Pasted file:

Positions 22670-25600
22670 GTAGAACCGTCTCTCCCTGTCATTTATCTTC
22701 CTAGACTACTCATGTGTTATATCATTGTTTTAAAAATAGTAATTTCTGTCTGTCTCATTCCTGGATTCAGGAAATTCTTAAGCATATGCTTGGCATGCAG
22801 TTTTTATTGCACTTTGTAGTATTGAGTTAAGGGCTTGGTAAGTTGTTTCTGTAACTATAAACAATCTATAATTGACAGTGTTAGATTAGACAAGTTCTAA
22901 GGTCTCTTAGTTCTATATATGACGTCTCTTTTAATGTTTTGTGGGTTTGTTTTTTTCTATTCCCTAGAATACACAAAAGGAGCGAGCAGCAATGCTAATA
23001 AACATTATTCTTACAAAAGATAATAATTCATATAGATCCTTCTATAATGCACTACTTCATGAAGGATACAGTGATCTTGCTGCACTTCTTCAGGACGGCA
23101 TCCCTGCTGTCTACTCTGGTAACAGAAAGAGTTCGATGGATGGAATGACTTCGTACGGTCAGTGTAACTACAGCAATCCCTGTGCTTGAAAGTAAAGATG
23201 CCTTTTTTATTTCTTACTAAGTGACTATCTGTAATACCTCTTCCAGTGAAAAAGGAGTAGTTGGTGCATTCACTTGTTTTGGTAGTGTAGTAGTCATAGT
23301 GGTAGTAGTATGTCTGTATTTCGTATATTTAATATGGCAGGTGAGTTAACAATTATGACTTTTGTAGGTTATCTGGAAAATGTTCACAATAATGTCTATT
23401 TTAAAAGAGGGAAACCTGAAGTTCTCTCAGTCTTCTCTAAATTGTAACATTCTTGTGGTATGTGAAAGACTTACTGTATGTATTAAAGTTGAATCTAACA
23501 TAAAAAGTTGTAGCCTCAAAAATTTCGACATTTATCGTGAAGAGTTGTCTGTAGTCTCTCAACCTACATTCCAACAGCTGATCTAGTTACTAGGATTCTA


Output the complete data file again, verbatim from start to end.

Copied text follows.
Positions 22670-25600
22670 GTAGAACCGTCTCTCCCTGTCATTTATCTTC
22701 CTAGACTACTCATGTGTTATATCATTGTTTTAAAAATAGTAATTTCTGTCTGTCTCATTCCTGGATTCAGGAAATTCTTAAGCATATGCTTGGCATGCAG
22801 TTTTTATTGCACTTTGTAGTATTGAGTTAAGGGCTTGGTAAGTTGTTTCTGTAACTATAAACAATCTATAATTGACAGTGTTAGATTAGACAAGTTCTAA
22901 GGTCTCTTAGTTCTATATATGACGTCTCTTTTAATGTTTTGTGGGTTTGTTTTTTTCTATTCCCTAGAATACACAAAAGGAGCGAGCAGCAATGCTAATA
23001 AACATTATTCTTACAAAAGATAATAATTCATATAGATCCTTCTATAATGCACTACTTCATGAAGGATACAGTGATCTTGCTGCACTTCTTCAGGACGGCA
23101 TCCCTGCTGTCTACTCTGGTAACAGAAAGAGTTCGATGGATGGAATGACTTCGTACGGTCAGTGTAACTACAGCAATCCCTGTGCTTGAAAGTAAAGATG
23201 CCTTTTTTATTTCTTACTAAGTGACTATCTGTAATACCTCTTCCAGTGAAAAAGGAGTAGTTGGTGCATTCACTTGTTTTGGTAGTGTAGTAGTCATAGT
23301 GGTAGTAGTATGTCTGTATTTCGTATATTTAATATGGCAGGTGAGTTAACAATTATGACTTTTGTAGGTTATCTGGAAAATGTTCACAATAATGTCTATT
23401 TTAAAAGAGGGAAACCTGAAGTTCTCTCAGTCTTCTCTAAATTGTAACATTCTTGTGGTATGTGAAAGACTTACTGTATGTATTAAAGTTGAATCTAACA
23501 TAAAAAGTTGTAGCCTCAAAAATTTCGACATTTATCGTGAAGAGTTGTCTGTAGTCTCTCAACCTACATTCCAACAGCTGATCTAGTTACTAGGATTCTA